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1986: Police renew hunt for Moors victims
Police have begun a search for more victims of the Moors murderers, after receiving new information from Myra Hindley.

Hindley and her partner, Ian Brady, were both jailed for life 21 years ago for the murders of Lesley Ann Downey, John Kilbride and Edward Evans in the 1960s.

But files were kept open on two more missing children, and a huge police search has been launched on Saddleworth Moor, near Oldham, where the pair buried the bodies of two of their victims.

Hindley recently confessed knowledge and involvement in the deaths of Pauline Reade and Keith Bennett after receiving a letter from the boy's mother.

'Body dogs'

Detectives arrived at the 1,500 ft (457m) high stretch of moorland between Greater Manchester and West Yorkshire at dawn.

The team included handlers for eight "body dogs", which are specially trained to detect human remains.

And the officer in charge of the hunt, Detective Chief Superintendent Peter Topping, admitted it was possible his officers may find more than two bodies.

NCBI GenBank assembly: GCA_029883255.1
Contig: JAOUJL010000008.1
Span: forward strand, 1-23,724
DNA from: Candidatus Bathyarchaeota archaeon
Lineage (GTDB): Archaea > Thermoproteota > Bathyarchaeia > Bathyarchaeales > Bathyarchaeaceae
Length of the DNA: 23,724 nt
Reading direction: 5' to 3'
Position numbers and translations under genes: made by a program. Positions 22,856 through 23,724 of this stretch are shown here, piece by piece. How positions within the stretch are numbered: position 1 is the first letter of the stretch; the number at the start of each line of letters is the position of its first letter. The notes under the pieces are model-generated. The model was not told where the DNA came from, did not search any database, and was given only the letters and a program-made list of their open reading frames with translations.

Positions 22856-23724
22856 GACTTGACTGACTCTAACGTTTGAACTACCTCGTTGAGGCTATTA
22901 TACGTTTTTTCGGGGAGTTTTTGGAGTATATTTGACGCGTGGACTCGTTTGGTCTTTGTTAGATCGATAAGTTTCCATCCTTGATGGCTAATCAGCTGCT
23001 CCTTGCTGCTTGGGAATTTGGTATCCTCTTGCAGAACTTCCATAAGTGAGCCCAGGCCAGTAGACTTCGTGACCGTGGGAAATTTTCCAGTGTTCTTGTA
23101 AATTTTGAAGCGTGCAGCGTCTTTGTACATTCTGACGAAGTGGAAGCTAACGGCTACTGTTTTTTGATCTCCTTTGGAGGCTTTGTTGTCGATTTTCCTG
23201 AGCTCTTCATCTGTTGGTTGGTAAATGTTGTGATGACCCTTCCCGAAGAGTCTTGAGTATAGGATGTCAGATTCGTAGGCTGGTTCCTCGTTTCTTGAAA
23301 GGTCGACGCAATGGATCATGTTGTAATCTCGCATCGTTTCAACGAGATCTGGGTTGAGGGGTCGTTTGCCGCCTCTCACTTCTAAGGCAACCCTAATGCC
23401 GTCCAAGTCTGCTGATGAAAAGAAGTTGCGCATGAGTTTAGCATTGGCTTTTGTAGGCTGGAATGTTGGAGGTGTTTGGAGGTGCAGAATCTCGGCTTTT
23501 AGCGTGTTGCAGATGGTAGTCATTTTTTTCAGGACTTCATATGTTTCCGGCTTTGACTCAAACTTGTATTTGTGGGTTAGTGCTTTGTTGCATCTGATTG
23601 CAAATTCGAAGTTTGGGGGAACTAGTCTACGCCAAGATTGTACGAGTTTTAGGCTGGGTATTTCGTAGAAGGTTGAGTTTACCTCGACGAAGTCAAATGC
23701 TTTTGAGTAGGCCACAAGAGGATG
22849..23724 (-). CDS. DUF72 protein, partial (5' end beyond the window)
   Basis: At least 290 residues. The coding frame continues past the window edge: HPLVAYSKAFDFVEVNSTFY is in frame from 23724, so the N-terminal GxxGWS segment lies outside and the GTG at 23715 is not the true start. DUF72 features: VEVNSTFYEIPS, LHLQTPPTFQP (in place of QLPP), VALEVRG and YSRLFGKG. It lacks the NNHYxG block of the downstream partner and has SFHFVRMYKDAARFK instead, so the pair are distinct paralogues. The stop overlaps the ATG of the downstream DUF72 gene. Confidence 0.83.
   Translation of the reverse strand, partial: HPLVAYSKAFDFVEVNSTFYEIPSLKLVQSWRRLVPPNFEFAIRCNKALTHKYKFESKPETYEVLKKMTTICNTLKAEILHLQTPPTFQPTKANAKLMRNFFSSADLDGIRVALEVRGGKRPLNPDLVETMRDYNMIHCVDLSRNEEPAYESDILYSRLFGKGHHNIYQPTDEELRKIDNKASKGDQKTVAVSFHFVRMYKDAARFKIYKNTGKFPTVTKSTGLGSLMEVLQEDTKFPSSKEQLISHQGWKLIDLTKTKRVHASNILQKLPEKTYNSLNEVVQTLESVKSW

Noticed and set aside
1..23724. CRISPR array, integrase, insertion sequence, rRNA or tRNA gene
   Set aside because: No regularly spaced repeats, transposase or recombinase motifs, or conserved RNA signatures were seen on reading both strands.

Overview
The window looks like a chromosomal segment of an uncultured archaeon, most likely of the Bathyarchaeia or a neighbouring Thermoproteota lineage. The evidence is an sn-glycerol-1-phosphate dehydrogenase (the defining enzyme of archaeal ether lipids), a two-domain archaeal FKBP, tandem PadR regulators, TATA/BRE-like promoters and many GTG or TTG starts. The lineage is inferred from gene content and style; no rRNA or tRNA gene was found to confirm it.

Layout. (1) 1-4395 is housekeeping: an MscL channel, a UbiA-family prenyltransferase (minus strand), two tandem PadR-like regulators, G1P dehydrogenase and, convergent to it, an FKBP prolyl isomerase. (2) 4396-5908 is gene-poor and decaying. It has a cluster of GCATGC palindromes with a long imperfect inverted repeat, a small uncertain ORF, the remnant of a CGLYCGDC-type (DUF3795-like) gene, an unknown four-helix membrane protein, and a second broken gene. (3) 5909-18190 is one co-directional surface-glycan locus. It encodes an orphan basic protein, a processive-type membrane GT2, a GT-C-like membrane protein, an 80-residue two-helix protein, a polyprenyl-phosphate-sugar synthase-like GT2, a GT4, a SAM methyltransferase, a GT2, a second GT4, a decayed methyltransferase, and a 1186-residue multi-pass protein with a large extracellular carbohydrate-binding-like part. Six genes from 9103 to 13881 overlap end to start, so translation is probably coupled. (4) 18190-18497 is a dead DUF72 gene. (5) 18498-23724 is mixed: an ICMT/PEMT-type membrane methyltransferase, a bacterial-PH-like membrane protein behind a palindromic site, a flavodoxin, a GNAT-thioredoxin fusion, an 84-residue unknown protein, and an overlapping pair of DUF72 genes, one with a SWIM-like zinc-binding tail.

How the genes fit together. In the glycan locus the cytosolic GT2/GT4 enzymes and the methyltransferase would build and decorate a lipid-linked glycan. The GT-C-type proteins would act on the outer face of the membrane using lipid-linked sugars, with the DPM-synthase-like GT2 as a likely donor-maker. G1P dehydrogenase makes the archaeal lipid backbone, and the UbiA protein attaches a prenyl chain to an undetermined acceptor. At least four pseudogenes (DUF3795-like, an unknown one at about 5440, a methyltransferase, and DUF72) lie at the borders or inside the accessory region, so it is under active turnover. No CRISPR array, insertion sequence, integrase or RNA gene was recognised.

"I've got an open mind - I wouldn't be surprised if we found more, but that is speculation," he said.

Brady has so far said nothing about the renewed search on Saddleworth Moor, but the latest developments are said to have plunged him into the "depths of despair".

Police have said they may wish to interview him soon.

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Police searching Saddleworth Moor in 1965
The police's original search of the moors was carried out with shovels

In Context
The remains of Pauline Reade were discovered on 1 July 1987, but Keith Bennett's grave has never been discovered, despite Hindley and Brady assisting police searches on the moor.

Detectives have also never found any other bodies.

After Myra Hindley's original 30 year sentence expired in 1996 she has tried to win her release.

However, successive home secretaries ruled that in her case "life should mean life".

Hindley died a prisoner on 15 November 2002 of a serious chest infection following a heart attack.

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